### Paper Menu >>

### Journal Menu >>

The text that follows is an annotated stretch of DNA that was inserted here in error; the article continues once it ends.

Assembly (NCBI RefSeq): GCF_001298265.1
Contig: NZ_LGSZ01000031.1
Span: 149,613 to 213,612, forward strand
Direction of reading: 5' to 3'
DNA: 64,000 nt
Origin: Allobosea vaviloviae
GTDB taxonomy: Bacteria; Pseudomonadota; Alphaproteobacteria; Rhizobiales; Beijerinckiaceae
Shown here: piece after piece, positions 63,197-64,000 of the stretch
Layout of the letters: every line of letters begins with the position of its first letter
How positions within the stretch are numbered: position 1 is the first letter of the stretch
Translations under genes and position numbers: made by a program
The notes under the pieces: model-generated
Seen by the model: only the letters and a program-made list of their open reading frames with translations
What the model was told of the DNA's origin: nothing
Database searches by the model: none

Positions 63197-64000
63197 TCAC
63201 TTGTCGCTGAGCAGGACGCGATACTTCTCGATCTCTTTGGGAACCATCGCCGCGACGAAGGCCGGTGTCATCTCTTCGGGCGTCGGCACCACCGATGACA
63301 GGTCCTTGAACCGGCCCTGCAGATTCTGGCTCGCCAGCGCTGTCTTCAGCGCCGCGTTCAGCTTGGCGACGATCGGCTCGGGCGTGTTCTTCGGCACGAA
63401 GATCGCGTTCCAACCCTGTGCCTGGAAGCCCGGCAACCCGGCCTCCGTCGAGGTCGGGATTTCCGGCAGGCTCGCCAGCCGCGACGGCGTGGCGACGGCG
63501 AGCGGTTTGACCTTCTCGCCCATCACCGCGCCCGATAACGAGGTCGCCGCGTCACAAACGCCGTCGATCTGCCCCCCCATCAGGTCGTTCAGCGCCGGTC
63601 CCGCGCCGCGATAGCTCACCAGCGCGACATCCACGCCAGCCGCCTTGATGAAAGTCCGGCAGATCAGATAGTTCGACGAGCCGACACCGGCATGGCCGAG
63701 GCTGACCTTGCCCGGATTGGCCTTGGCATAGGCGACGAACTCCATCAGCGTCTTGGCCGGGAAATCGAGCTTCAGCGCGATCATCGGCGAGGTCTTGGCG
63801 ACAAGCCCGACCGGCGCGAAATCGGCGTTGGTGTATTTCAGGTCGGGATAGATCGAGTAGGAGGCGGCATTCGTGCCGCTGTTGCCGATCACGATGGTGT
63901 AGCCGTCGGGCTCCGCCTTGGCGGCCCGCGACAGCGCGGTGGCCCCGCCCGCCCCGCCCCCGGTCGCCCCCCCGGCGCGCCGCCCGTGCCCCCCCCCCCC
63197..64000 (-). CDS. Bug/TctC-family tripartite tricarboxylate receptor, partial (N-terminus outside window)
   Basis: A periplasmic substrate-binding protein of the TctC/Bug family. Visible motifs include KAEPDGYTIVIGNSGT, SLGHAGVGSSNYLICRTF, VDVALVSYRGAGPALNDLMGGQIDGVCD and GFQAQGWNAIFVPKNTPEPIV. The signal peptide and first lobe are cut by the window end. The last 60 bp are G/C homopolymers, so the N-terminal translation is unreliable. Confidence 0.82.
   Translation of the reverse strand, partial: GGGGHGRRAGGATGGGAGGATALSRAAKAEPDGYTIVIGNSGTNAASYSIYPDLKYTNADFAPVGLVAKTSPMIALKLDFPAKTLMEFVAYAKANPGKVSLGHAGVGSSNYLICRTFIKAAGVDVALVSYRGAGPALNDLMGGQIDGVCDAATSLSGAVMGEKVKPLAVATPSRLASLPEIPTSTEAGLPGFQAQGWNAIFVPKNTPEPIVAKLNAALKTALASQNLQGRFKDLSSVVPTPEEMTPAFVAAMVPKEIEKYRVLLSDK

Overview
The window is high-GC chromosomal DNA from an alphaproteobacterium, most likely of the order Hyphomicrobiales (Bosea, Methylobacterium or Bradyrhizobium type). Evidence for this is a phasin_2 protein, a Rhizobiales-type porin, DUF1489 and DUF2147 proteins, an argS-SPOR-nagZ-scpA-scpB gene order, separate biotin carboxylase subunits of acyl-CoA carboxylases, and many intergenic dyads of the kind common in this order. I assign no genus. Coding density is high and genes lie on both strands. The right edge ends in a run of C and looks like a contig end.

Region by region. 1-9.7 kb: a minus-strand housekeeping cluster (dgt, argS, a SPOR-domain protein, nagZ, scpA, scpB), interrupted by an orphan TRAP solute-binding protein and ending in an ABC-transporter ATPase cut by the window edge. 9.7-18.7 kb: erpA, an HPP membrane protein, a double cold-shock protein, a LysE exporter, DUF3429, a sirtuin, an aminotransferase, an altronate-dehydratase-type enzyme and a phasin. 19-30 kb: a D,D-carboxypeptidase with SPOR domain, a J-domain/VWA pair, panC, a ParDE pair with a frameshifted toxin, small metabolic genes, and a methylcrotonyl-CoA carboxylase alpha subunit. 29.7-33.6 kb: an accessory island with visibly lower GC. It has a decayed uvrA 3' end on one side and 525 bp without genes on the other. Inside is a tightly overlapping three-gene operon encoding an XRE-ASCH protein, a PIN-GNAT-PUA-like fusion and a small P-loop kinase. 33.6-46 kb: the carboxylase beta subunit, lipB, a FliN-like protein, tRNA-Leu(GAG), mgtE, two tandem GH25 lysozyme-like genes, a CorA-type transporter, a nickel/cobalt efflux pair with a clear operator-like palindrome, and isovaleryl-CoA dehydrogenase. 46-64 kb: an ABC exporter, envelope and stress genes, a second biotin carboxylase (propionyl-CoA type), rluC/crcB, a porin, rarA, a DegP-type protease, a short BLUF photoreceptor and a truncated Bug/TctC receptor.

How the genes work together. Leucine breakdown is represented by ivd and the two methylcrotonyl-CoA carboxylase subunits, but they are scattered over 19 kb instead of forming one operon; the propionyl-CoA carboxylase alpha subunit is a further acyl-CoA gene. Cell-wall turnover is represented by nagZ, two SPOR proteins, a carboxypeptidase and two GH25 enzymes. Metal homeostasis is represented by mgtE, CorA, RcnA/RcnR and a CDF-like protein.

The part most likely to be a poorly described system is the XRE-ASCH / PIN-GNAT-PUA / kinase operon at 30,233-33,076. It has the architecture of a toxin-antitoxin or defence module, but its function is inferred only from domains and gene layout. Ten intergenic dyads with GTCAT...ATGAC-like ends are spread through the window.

Applied Mathematics, 2010, 1, 265-273 doi:10.4236/am.2010.14033 Published Online October 2010 (http://www.SciRP.org/journal/am) Copyright © 2010 SciRes. AM A Characterization of Semilinear Surjective Operators and Applications to Control Problems* Edgar Iturriaga, Hugo Leiva Grupo de Matemática Aplicada, Departamento de Matemáticas, Universidad de Los Andes, Mérida, Venezuela E-mail: iturri@ula.ve and hleiva@ula.ve Received April 28, 2010; revised July 30, 2010; accepted August 3, 2010 Abstract In this paper we characterize a broad class of semilinear surjective operators H GV Z given by the fol- lowing formula () H Gw Gw Hw ,wV where ,V Z are Hilbert spaces, ()GLVZ and HV Z is a suitable nonlinear function. First, we give a necessary and sufficient condition for the linear operator G to be surjective. Second, we prove the following statement: If () R ang GZ and H is a Lipschitz func- tion with a Lipschitz constant h small enough, then () H R ang GZ and for all zZ the equation () GwH wz admits the following solution 111 ()( ()) z wGGG IHGGGz .We use these results to prove the exact controllability of the following semilinear evolution equation () (())zAzButFtzut , 0zZuUt, where Z , U are Hilbert spaces, ()ADA ZZ is the infinitesimal generator of strongly continuous semigroup 0 {()} t Tt in Z B (),LU Z the control function u belong to 2(0 )LU and [0] F ZU Z is a suitable function. As a particular case we consider the semilinear damped wave equation, the model of vibrating plate equation, the integrodifferential wave equation with Delay, etc. Keywords: Semilinear Surjective Operators, Evolution Equations, Controllability, Damped Wave Equation 1. Introduction In this paper we characterize a broad class of semilinear surjective operators H GV Z given by the following formula () H GwGwHwwV (1.1) Where Z , V are Hilbert spaces, GV Z is a bounded linear operator (continuous and linear) and H VZ is a suitable non linear function in general nonlinear. First, we give a necessary and sufficient con- dition for the linear operator G to be surj ective. Secon d, we prove the following statement: If ()Rang GZ and H is a Lipschitz function with a Lipschitz constant h small enough, then () H Rang GZ and for all zZ the equation ()GwH wz admits the following solution 111 ()(()) z wGGG IHGGGz We apply our results to prove the exact controllability of the following semilinear evolution equation () (())0zAzButFtzutzZuUt (1.2) where Z and U are Hilbert spaces, () A DA ZZ is the infinitesimal generator of strongly continuous se- migroup 0 {()} t Tt in () Z BLUZ , the control func- tion u belong to 2(0 )LU and [0] F ZUZ is a suitable function. We give a necessary and sufficien t condition for the exact controllability of the linear sys- tem () 0zAzButzZuUt (1.3) Under some conditions on F, we prove that the control- lability of the linear system (1.3) is preserved by the semi- linear system (1.2). In this case the control 2(0 )uL U steering an initial state 0 z to a final state 1 z at time 0 (using the non linear system (1.2)) is given by the following formula: 11 10 ()()()(( ))utBTtIKzTz W where K ZZ is non linear operator gi ven by: 0()(()()()) K TsFszsSsds and ()z is the solution of (1.2) corresponding to the *This work was supported by the CDCHTA-PROJECT: C-1667-09- 05-AA E. ITURRIAGA ET AL. Copyright © 2010 SciRes. AM 266 control u define by: 1 ()()()()[0 ]utS tBTtt W As an application we consider some control systems governed by partial differential equations, integrodiffer- ential equations and difference equations that can be studied using these results. Particularly, we work in de- tails the following controlled damped wave equation () (()) 01 (0)(1) 0 tt txxt wcwdwutxftutxww x wt wt tIR (1.4) where 0d,0c the distributed control 2 uL1 (0 t 2(0 1))L and the nonlinear term () f twvu is a func- tion 3 1 [0 ] f tIR IR . A physical interpretation of the nonlinear term () t f tuww could be as an eternal force like in the suspension bridge equation proposed by Lazer and McKenna (see [1]). The novelty in this work lies in the following facts: First, the main results are obtained by standard and basic functional analysis such as Cauchy-Schwarz inequality, Hahn-Banach theorem, the open mapping theorem, etc. Second, the results are so general that can be apply to those control systems governed by evolutions equations like the one studied in [1-3] and [4]. Third, we find a formula for a control steering the system from the initial state 0 z to a final state 1 z on time 0 , for both the linear and the nonlinear systems, which is very important from engineering point of view. Also, we present here a variational approach to find solutions of the semilinear equation ()GwH wz which is motivated by the one used to prove the interior controllability for some control system governed by PDE’s, see [5]. Finally, these results can be used to motivate the study of semilinear range dense operator in order to characterize the approximate controllability of evolution equations. 2. Surjective Linear Operator In this section we shall presents a characterization of surjective bounded linear operator. To this end, we de- note by ()LV Z the space of linear and bounded op- erators mapping V to Z endow with the norm of the uniform convergence, and we will use the following lemma from [6] in Hilbert space: Lemma 1. Let ()GLZV be the adjoint operator of ()GLVZ. Then the following statements holds: 1) () 0Rang GZ such that VZ Gzz zZ 2) ()(){0}Rang GZKer G . In the same way as definition 4.1.3 from [7] we define the following concept: Definition 1. The generalize controllability gramian of the operator G is define by: GG ZZ W (2.1) Theorem 1. An operator ()GLVZ is surjective if, and only if, the operator GG W is invertible. Under this condition, for all zZ the equation Gw z (2.2) admits the following solution 11 () z wGGG zGz W (2.3) Moreover, this solution has minimum norm. i.e., inf z wwGwzwV (2.4) and zz wwGwz ww . Proof Suppose G is surjective. Then, from the foregoing Lemma there exists 0 such that 222 VZ Gzz z Z Therefore, 22 Z GGzzzzzz Z W (2.5) This implies that W is one to one. Now, we shall prove that W is surjective. That is to say ()Range()RZ WW For the purpose of contradiction, let us assume that ()RW is strictly contained in Z . Using Cauchy Sch- warz’s inequality and (2.5) we get 2, Z zzzZ W which implies that ()RW is closed. Then, from Hahn Banach’s Theorem there exists 0 zZ with 00z such that 00, .zzz Z W In particular, putting 0 zz we get from (2.5) that 22 00 0 0 Z zz z W Then 00z , which is a contradiction. Hence, W is a bijection and from the open mapping Theorem 1 W is a bounded linear operator. Now, suppose W is invertible. Then, given zZ we shall prove the existence of wV such that Gw z . This w can be taking as follows 1 z wG z W In fact, 11 () z GwGGzGG GGzz W Now, we shall see that the solution E. ITURRIAGA ET AL. Copyright © 2010 SciRes. AM 267 11 () z wGGG zGz W of the Equation (2.2) has minimum norm. In fact, let wV such that Gw z and consider 222 2 () 2Re zzz z zz wwww w www ww On the other hand, 1 11 0 zz z z www G zww zGw Gwzzz W WW Hence, 22 2 0 zz ww ww. Therefore, z ww, a nd z ww if z ww. Corollary 1. If an operator ()GLVZ is surjective, then the operator SZ V defined by: 1 SG W (2.6) is a right inverse of G. i.e., GSI. Definition 2. Under the condition of the above theo- rem the operator 1 SGZ V W is called the generalize steering operator. Lemma 2. An operator ()GLVZ satisfies ()Rang GZ if, and only if, ()Rang ZW. Proof Suppose that ()Rang GZ. Then, from Lemma 1 part(2) we have that 00zzz ZzW (2.7) For the purpose of contradiction, let us assume that ()Rang ZW Then, from Hanh Banach’s Theorem there exists 00z such that 00 .zzz ZW In particular, if we put 0 zz , then 00 0zz W, which contradicts (2.7). Now, suppose that ()Rang ZW. Then, ()Rang GGZ , and consequently ()Rang GZ. 2.1. Variational Method to Obtain Solutions The Theorem 1 gave a formula for one solution of the system (2.2) which has minimum norma. But, it is not the only way allowing to build solutions of this equation. Next, we shall present a variational method to obtain solutions of (2.2) as a minimum of the quadratic functional Z IR, 2 1 () 2Gz Z (2.8) Proposition 1. For a given zZ the Equation (2.2) has a solution wV if, and only if, 0wGzZ (2.9) It is easy to see that (2.9) is in fact an optimality con- dition for the critical points of the quadratic functional define above. Lemma 3. Suppose the quadratic functional has a minimizer z Z . Then, z z wG (2.10) is a solution of (2.2). Proof. First, observe that has the following form 1 () 2GG zZ Then, if z is a point where achieves its minimum value, we obtain that {}( )0 zz dGG z d So, z GG z and z z wG is a solution of (2.2). Remark 1. Under the condition of Theorem 1, the solution given by the formulas (2.10) and ( 2.3) coincide. Theorem 2. The system (2.2) is solvable if, and only if, the quadratic functional defined by (2.8) has a mini- mum for all zZ . Proof Suppose (2.2) is solvable. Then, the operator G is surjective. Hence, from Lemma 1 there exists 0 such that 222 GZ Then, 22 () 2zZ Therefore, lim( ) Consequently, is coercive and the existence of a minimum is ensured. The other way of the proof follows as in proposition 1. 3. Surjective Semlinear Operators In this section we shall look for conditions under which the semilinear operator H GV Z given by: (), , H GwGwHww V (3.1) is surjective. To this end, we shall use the following theo- rem from non linear analysis. E. ITURRIAGA ET AL. Copyright © 2010 SciRes. AM 268 Theorem 1. Let Z be a Banach space and K ZZ a Lipschitz function with a Lipschitz con s tant 1k and consider ˆ() GzzKz . Then ˆ G is an homemorphisme whose inverse is a Lipschitz function with a Lipschitz constant 1 (1 )k . Theorem 2. If ()Rang GZ and H is a Lipschitz function with a Lipschitz constant h such that 1 ()1hG GG , then () H Rang GZ and for all zZ the equation () H GwGw Hwz (3.2) admits the following solution 111 1 ()( ()) () z wGGG IHGGGz SIHSz (3.3) where 1 ()SGGG . Proof Suppose that ()Rang GZ. Then, from Coro- llary 1 we know that the operator S define by (2.6) is a right inverse of G, so if we put HH GGS, we get the new operator () HH GGSHS Z (3.4) where 11 ()SGGG G W. Hence, if we define the operator K ZZ by: () K HS (3.5) the operator H G can be written as follows () H GKIKZ (3.6) On the other hand, K is a Lipschitz function with a Lipschitz constant 1 ()1hG GG . Then, applying Theorem 1 we get the result. Theorem 3. If ()Rang GZ and the operator K given by (3. 5) i s linear an d 0K, then () H Rang GZ and for all zZ the equation () H GwGw Hwz (3.7) admits the following solution 11 () z wG IKz W Proof Since H GSIK, then 2 () H GSzzz zZ Then, in the same way as in the proof of Theorem 1 we get the result. Corollary 1. Under the conditions of the above Theorems, the operator Z V define by: 111 1 ()( ()) () zGGG IHGGGz SIHSz (3.8) is a right inverse of H G. i.e., H GId Corollary 2. Under the conditions of the above Theorems, the solution 1 () z wSIHSz of the Equation (3.2) depends continuously on z. Moreover, 1 zyV Z S wwzy zyZ hS 4. Controllability of Semilinear Evolution Equations In this section we shall characterize the exact controlla- bility of the semilinear evolution equation () (()) 0 zAzButFtzut zZuUt (4.1) Where Z, U are Hilbert spaces, () A DA ZZ is the infinitesimal generator of strongly continuous semi- group 0 {()} t Tt in Z, ()BLUZ , the control function u belongs to 2(0 )LU and [0 ] F ZUZ is a suitable function. 4.1. Linear Systems First, we shall study the controllability of the linear system (1.3), and to this end, for all 0 zZ and 2(0 )uL U the the initial value problem 0 ()() 0 (0) zAztButt zz (4.2) admits only one mild solution given by: 00 ()()()() [0] t ztTtzTtsBusds t (4.3) Definition 1. (Exact Controllability) The system (1.3) is is said to be exactly controllable on [0] , if for all 01 zzZ there exists a control 2(0 )uLU such that the solution ()zt of (4.3) corresponding to u, ve- rifies: 1 ()zz . Consider the following bounded linear operator: 2 0 (0)()( )GLUZGuT sBusds (4.4) whose adjoint operator 2(0 )GZL U is given by: ()()() [0] GsBT ssZ (4.5) Then, the gramian GG ZZ W takes the foll- owing classical form 0() ()zTsBBTszds W (4.6) Then, the following Theorem from [7](pg. 47, Theorem 4.17) is a characterization of the exact controllability of the linear system (1.3). E. ITURRIAGA ET AL. Copyright © 2010 SciRes. AM 269 Theorem 1. For the system (1.3) we have the following condition for exact controllability. System (1.3) is exactly controllable on [0] if, and only if, any one of the following condition hold for some 0 and all zZ 1) 2 ((0))Range( )GLUG Z , 2) 2 Z zz z W, 3) 22 2 0()() Z UZ ds z Gz s Gz 4) 22 0() Z Uz BT sz 5) (){0}Ker G and ()Rang G is closed. Remark 1. One can observe that the invertibility of the operator W is not proved in the foregoing theorem and, consequently, none formula for the control steering the system (4.2) from initial state 0 z to a final state 1 z on time 0 is given. Now, we are ready to formulate and prove a new result on exact controllability of the linear system (1.3). Theorem 2. The system (1.3) is exactly controllable on [0 ] if, and only if, the operator W is invertible. Moreover, the control 2(0 )uL U steering an initial state 0 z to a final state 1 z at time 0 is given by the following formula: 110 ()()(( ))utBTtz Tz W (4.7) Proof It follows directly from the above notation and applying Theorem 1. Corolla ry 1. If the system (1.3) is exactly controllable, then the operator 2(0 )SZL U define by: 11 or ()()()SGSsBT s WW (4.8) is a right inverse of G. i.e., GSI In this case the Equation (2.2) takes the following form 2(0 ), Gu z uL UzZ (4.9) and the quadratic functional given by (2.8) can be written as follows 2 0 1 ()( ) 2BTs ds zZ (4.10) The following results follow from Proposition 1, Lemma 3 and Theorem 1 respectively. Proposition 1. For a given zZ the Equation (4.9) has a solution 2(0 )uL U if, and only if, 0()() <u tBTt>ds<z>Z (4.11) It is easy to see that (4.11) is in fact an optimality con- dition for the critical points of the quadratic functional define above. Lemma 1. Suppose the quadratic functional has a minimizer z Z . Then, ()()[0] z ut BTtt (4.12) is a solution of (4.9). Theorem 3. The system (1.3) is exactly controllable if, and only if, the quadratic functional define by (1) has a minimizer z for all zZ. Moreover, under this condition we obtain that 1 () ()()[0] z ut BTtBTtzt W (4.13) and 1 zz W. 4.2. Nonlinear System We assume that F is good enough such that the Equa- tion (4.1) with the initial condition 0 (0)zz and a con- trol 2(0 )uL U admits only one mild solution given by: 00 0 ()()()() ()(()()),[0] t t ztTtzTt sBusds Tt sFszsusdst (4.14) Definition 2. (Exact Controllability) The system (4.1) is said to be exactly controllable on [0 ] if for all 01 zzZ there exists a control 2(0 )uL U such that the corresponding solution z of (4.14) satisfies 1 ()zz Define the following operator: 2(0 ) F GL UZ by 00 0 ()() ()(()()) ()(()()) F GuT sBusdsTsFszsusds GuTs F s z su sds (4.15) where ()()ztztu is the solution of (4.14) correspon- ding to th e contr ol u. Then, the following proposition is trivial and characterizes the exact controllability of (4.1). Proposition 2. The system (4.1) is exactly controllable on [0 ] if, and only if, () F Rang GZ So, in order to prove exact controllability of system (4.1) we have to verify the condition of the foregoing proposition. To this end, we need to assume that the linear system (1.3) is exactly controllable. In this case we know from corollary 1 that the steering operator S defined by (4.8) is a right inverse of G, so if we put FF GGS, we get the following representation: 0()(() ()()) FF GGSTsFszsSs ds (4.16) where ()z is the solution of (4.14) corresponding to E. ITURRIAGA ET AL. Copyright © 2010 SciRes. AM 270 the control u define by: 1 ()()()() [0]utS tBTtt W Hence, if we define the operator K ZZ by: 0()(()()()) K TsFszsSsds (4.17) the operator F G can be written as follows () F GKIK (4.18) Now, we shall prove some abstract results making assumptions on the operator K . After that, we will put conditions on the nonlinear term F that imply condi- tion on K . Theorem 4. If the linear system (1.3) is exactly con- trollable on [0] and the operator K is globally Lip- schitz with a Lipschitz constant 1k then the non linear system (4.1) is exactly controllable on [0 ] and the control steering the initial state 0 z to the final state 1 z is given by: 11 10 ()()() (())utBTtI KzTz W Proof It follows directly from Equation (3.6) and Th e- orem 1 or The or em 2. Theorem 5. If the system (1.3) is exactly controllable on [0 ] and the operator K is linear with 0K, then the system (4.1) is exactly controllable on [0 ] and the control ()ut steering the initial state 0 z to the final state 1 z is given by: 11 01 ()()() (())utBTtI KzTz W Proof It follows directly from Equation (3). The proof of the following lemma follows as in lemma 5.1 from [1]. Lemma 2. If F satisfies the Lipschitz condition 22112 12 1 21 21 ()() [0] F tzuFtzuLzzuu zzZuuUt then 21 2121 () K zKzKLzzzzZ where 12 () K LLHH and 12 21 0 []1 sup () ML st HMBLe H M BM Tts W Theorem 6. If F satisfies the foregoing Lipschitz condition, the linear system (1.3) is exactly controllable on [0 ] and 21 ([ ]1)()1 ML LMBLeM B W (4.19) then the non linear system (4.1) is exactly controllable on [0 ] and the control steering the initial state 0 z to the final state 1 z is given by: 11 10 ()()()(( ))utBTtI KzTz W Proof From Lemma 2 we know that K is a Lipschitz function with a Lipschitz constant k given by: 21 ([ ]1)() ML kLMBLe MB W and from condition (4.19) we get that 1k. Hence, ap- plying Theorem 4 we complete the proof. 5. Applications and Further Research In this section we consider some control systems gov- erned by partial differential equations, integrodifferential equations and difference equations that can study using these results. Particularly, we work in details the con- trolled damped wave equation. Finally, we propose fu- ture investigations an open problem. 5.1. The Controlled Semilinear Damped Wave Equation Consider the following control system governed by a 1D semilinear damped wave equation () (()) 01 (0)(1)0 tt txxt wcwdw utxftutxww x wt wt tIR (5.1) where 0d, 0c, the distributed control 22 1 (0(0 1))uLtL and the nonlinear term ()ftwvu is a function 3 1 [0 ] f tIR IR . Abstract Formulation of the Problem. Now we will choose the space in which problem (5.1) will be set as an abstract first order ordinary differential equation. Let 2[0 1]XL and consider the linear unbounded operator () A DA XX defined by x x A , where () {areac,(0)(1)0} xxx DA XX (5.2) The operator A has the following very well known properties: 1) The spectrum of A consists of only eigenvalues 12 0n each one with multiplicity one. 2) There exists a complete orthonormal set {} n of eigenvectors of A . 3) For all () x DA we have 11 nnn nn nn A xx Ex (5.3) where is the inner product in X and E. ITURRIAGA ET AL. Copyright © 2010 SciRes. AM 271 22 and ()2sin() nnnn n Ex xn xnx (5.4) So, {} n E is a family of complete orthogonal projec- tions in X and 1n n x Exx X 4) A generates an analytic semigroup {} At e given by: 1 nt At n n ex eEx (5.5) and 5) The fractional powered spaces r X are given by: 22 1 ()() 0 rr r nn n XDA xXExr with the norm 12 22 1 rr r rnn n x AxExx X where 1 rr nn n A xEx (5.6) Also, for 0r we define r r Z XX, which is a Hilbert Space with norm give n by : 2 22 r r Z wwv v Using the change of variables wv , the system (5.1) can be written as a first order systems of ordinary diffe- rential equations in the Hilbert space 12 12 12 () Z DAX XX as: 12 (())0zAzBuFtzutzZt (5.7) where 00 X XX I w zBA I dA cI v (5.8) is an unbounded linear operator with domain () ()DADA X and 0 ()() Ft zu f tu wv (59) and the function F: [0,t112 12 ] Z XZ . Since 12 X is continuously included in X we obtain for all 12 12 zz Z and 12 uu X that 12 22 11 211221 1 ()() [0] Z FtzuFtz u Lzzu utt (5.10) Throughout this section, without lose of generality, we will assume that 21 4cd The following proposition follows from [8] and [1]. Proposition 1. The operator A given by (5.8), is the infinitesimal generator of strongly continuous group ()t Tt I R in 12 Z given by: 12 1 () n At n n Ttze PzzZ (5.11) where 0 nn P is a family of complete orthogonal pro- jections on the Hilbert space 1 2 Z given by: 1 nnn PdiagEEn (5.12) and 01 1 nnnn n ABPB n dc (5.13) This group decays exponentially to zero. In fact, we have the following estimate 2 ()( )0 ct Tt Mcde t (5.14) where 2 22 4 () sup 2(2) 22 44 nn nnn cdc Mcd d cd dc (5.15) The proof of the following theorem follows in the same way as the one for Theorem 4.1 from [1]. Theorem 1. The system 12 0 0 (0) zAzBuzZt zz (5.16) is exactly controllable on [0 ] . Theorem 2. If the following estimate holds ()2 1 ()[1]1 ()1 McdL LMcdLeMcd W (5.17) then the system (5.7) is exactly controllable on [0 ] . Proof It follows from Theorem 6 one we observe that in this case 1B . 5.2. Future Research These results can be applied to the following class of second order diffusion system in Hilbert spaces 0()() 0 wAwutftwu twWuU E. ITURRIAGA ET AL. Copyright © 2010 SciRes. AM 272 Where W, U are Hilbert spaces, the control 2(0 )uL U , 00 () A DAW W is an unbounded linear operator in W with the spectral decomposition: 011 1 j jkjkjjj jk j A w<w> Ew where 1 j j kjkj k Ew< w> , {} kj is a complete orthonormal set of eigenvectors of 0 A correspondent to the eigenvalues 12 n with multipli- city n and 0 A generates a strongly continuous semi- group 0 {()} t Tt given by: 1 (), , 0 jt j j TtweEwwW t and [0 ] f WUW is a suitable function. Examples of this class are the following well known systems of partial differential equations: Example 1. The nD wave equation with Dirichlet boundary conditions 2 2 0 0 () (()) 0 ()0 0 (0)( ) (0)( ) wwutx ftutxw t tx wtx tx wx x zxx t x (5.18) where is a sufficiently smooth bounded domain in N I R, 22 [0 ]( )uL rL , 2 00 ()L and f is a suitable function. Example 2. The model of Vibrating Plate 22 2 0 0 () (()) 0 0 0 (0)( ) (0)() wwutxftutxw t tx ww tx wx x wxx t x (5.19) where is a sufficiently smooth bounded domain in 2 I R, 22 [0 ]( )uL rL , 2 00 ()L and f is a suitable function. Others type of problems are the following control problems: Example 3. Interior Controllability of the 1D Wave Equation 0 1()(()) in (0)( 01) (0)(1)0 (0) (0)() in [01] tt xxt yy utxftutxww yt ytt yx yx (5.20) where is an open non empty subset of [0 1], 1 de- notes the characteristic function of the set , the distributed control 22 (0[0 1])uL L and the nonlinear term () f twvu is a function 3 1 [0 ] f tIR IR . For the interior controllability of the linear wave equa- tion one can see [5]. Example 4. Exact Controllability of Integrodifferential 1D Wave Equation with Del ay. 0 0 1 ()(() in (0)( 01) (0)(1) 0 (0 ) () () in [0] [01] () () in [0] [01] t tt xx t yy utxpsysrxds yt yt t ysxysx r ysx ysx r (5.21) where the distributed control 22 (0[0 1])uL L , 01 [0][01]yy rIR are continuous functions and the nonlinear term 1([][0 1])pLr . Example 5. Exact controllability of Semilinear Difference Equations 0 ( 1)()()()() (() ())(0) znAnzn Bnun f zn unnzz IN (5.22) where Z , U are Hilbert spaces, (()) A lINLZ , (())BlINLUZ , 2()ulINU , ()LU Z denotes the space of all bound ed lin ear oper ato rs fr om U to Z and ()()LZZLZ . The nonlinear term f ZU Z is a continuous Lipschitzian function. That is to say: For all 21 zz Z and 12 uu U we have that 22112 12 1 ()() f zufzuLzzuu (5.23) E. ITURRIAGA ET AL. Copyright © 2010 SciRes. AM 273 5.3. Open Problem The solution of the following problem is very important, no only to study the approximate controllability of evo- lution Equation (1.2), it also can be used to solve others mathematical problems. The problem can be formulate as follows: Let Z , W be Hilbert spaces, ()GLWZ and H WZ is a suitable nonlinear function. When the following state- ment holds? If ()Rang GZ and H is a Lipschitz function with a Lipschitz constant h small enough, then ()Rang GHZ and for all zZ there is a sequence 0 {}wW such that equation 0 lim()GwHwz 6. References [1] H. Leiva, “Exact Controllability of the Suspension Bridge Model Proposed by Lazer and Mckenna,” Journal of Mathematical Analysis and Applications, Vol. 309, No. 2, 2005, pp. 404-419. [2] E. Iturriaga and H. Leiva, “A Necessary and Sufficient Condition for the Controllability of Linear Systems in Hilbert Spaces and Applications,” IMA Journal of Mathematics, Control and Information, Vol. 25, No. 3, 2008, pp. 269-280. [3] H. Leiva, “Exact Controllability of Semilinear Evolution Equation and Applications,” International Journal of Systems and communications, Vol. 1, No. 1, 2008, pp. 1- 12. [4] H. Leiva and J. Uzcategui, “Exact Controllability of Semilinear Difference Equation and Application,” Journal of Difference Equations and Applications, Vol. 14, No. 7, 2008, pp. 671-679. [5] J. L. Lions, “Optimal Control of Systems Governed by Partial Differential Equations,” Die Grundlehren der mathematischen Wissenschaften in Einzeldarstellungen Band 170, 1971. [6] R. F. Curtain and A. J. Pritchard, “Infinite Dimensional Linear Systems,” Le cture Notes in Control and I n for m at io n Sciences, Vol. 8, Springer Verlag, Berlin, 1978. [7] R. F. Curtain and H. J. Zwart, “An Introduction to Infinite Dimensional Linear Systems Theory,” Tex in Applied Mathematics, Vol. 21. Springer Verlag, New York, 1995. [8] H. Leiva, “A Lemma on C0-Semigroups and Applications PDEs Systems,” Quaestions Mathematicae, Vol. 26, No. 3, 2003, pp. 247-265. |